In order to make pumpkin pie filling, pumpkins must first be roasted. To prepare for roasting, the pulp and seeds are removed. The seeds from this mixture may be roasted separately, while the pulp may be used to create a puree for use in other dishes for flavoring.

While pumpkin pies are traditionally made using fresh pumpkins, a number of companies produce prepackaged pumpkin pie filling mixes. Making a pumpkin pie from scratch can be somewhat time-consuming, but it produces a fresher, stronger pumpkin flavor than using canned filling. Using the recipe below, you can bake a fresh, delicious pumpkin pie from scratch that will blow your family away this Thanksgiving. 


Making Pumpkin Pie From Scratch



  • 1 medium pumpkin (should produce approximately 4 cups of roasted pumpkin)
  • 1 c. brown sugar
  • 2 large eggs, beaten
  • 1 can (12 oz.) of evaporated milk
  • 1 tsp. ground ginger
  • 1 tsp. ground cinnamon
  • 1 tsp. ground nutmeg
  • ½ tsp. salt


  1. Pre-heat your oven to 400°F.
  2. Prepare the pumpkin by washing it, removing its stem, cutting it open, and removing all pulp and seeds from the inside. Cut the pumpkin in half and lay each half onto an aluminum-foil lined baking sheet, cut-side down.
  3. Coat the outer surface of the pumpkin skin with canola oil and bake at 400°F for 45 minutes or until soft.
  4. Remove the roasted pumpkin flesh from the skin and place in a food processor. Add eggs, evaporated milk, cinnamon, ginger, nutmeg, salt, and brown sugar. Blend until smooth.

Pie Crust



  • 1 2/3 c. all-purpose flour
  • 1 tsp. salt
  • 1 Tbsp. sugar
  • 1 c. cold unsalted butter, cubed
  • ¾ c. cold water



  1. Combine dry ingredients (flour, sugar, and salt) in a bowl and mix.
  2. Gradually add unsalted butter and cold water in small quantities, continuing to mix until all ingredients have been added and dough is smooth and cohesive.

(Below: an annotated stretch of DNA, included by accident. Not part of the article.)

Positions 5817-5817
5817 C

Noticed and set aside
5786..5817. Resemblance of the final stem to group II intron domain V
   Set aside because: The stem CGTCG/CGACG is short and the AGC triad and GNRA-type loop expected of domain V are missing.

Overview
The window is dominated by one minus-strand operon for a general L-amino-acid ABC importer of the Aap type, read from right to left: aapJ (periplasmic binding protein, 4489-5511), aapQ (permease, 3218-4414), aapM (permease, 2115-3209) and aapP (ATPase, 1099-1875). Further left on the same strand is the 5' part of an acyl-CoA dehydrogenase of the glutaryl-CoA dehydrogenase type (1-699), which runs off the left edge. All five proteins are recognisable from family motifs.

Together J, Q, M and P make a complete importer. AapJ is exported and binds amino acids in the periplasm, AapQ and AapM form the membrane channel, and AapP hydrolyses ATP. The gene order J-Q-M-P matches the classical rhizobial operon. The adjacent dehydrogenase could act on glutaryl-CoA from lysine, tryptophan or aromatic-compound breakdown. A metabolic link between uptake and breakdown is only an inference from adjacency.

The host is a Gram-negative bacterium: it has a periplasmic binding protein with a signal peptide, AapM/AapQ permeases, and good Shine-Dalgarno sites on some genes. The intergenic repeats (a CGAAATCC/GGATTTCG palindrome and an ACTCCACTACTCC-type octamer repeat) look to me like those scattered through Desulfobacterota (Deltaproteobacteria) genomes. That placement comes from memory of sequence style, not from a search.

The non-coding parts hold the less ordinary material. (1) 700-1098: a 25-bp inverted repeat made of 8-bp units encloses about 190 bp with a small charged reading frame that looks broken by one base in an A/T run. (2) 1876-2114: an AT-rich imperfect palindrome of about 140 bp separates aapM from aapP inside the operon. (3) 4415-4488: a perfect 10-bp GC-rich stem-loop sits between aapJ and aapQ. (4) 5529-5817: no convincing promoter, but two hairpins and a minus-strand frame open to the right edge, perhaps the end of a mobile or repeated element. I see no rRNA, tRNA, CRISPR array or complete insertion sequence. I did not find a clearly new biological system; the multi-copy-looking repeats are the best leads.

3. Flour the dough lightly and form it into a sphere. Roll out the dough until it is about 1/8 in. thick.
  4. Cut dough in a circle approximately 2 in. larger than the base of your pie crust mold (9 in.).
  5. Transfer the dough to the pie crust mold, pressing the dough gently into the mold. Remove any excess dough from the top of the mold.



  1. Make sure your oven is still set to 400°F. If not, preheat oven to 400°F.
  2. Pour the pumpkin pie filling into the crust, making sure that it spreads evenly.
  3. Bake for approximately 45 minutes. Continue baking until you can insert a toothpick into the center of the pie and remove it cleanly.
  4. Remove pie from oven and allow to cool for at least one hour before eating.


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  1. American Pie Council "Pie Fun Facts." Pie Fun Facts. 20/11/2014 <Web >
  2. Amelia Simmons American Cookery (1st ed., Hartford, 1796) Facsimile, with introduction by Mary Tolford Wilson. Dover: Oxford University Press, 1958.
  3. Ann Morrill Thanksgiving and Other Harvest Festivals (Holidays and Celebrations). New York City: Chelsea House Publishers (An imprint of Infobase Publishing), 2009.
  4. United States Department of Agriculture, National Agricultural Statistics Service Vegetables Annual Summary. Washington, D.C., Fresh Market Vegetable Statistical Report: United States Department of Agriculture, 20104.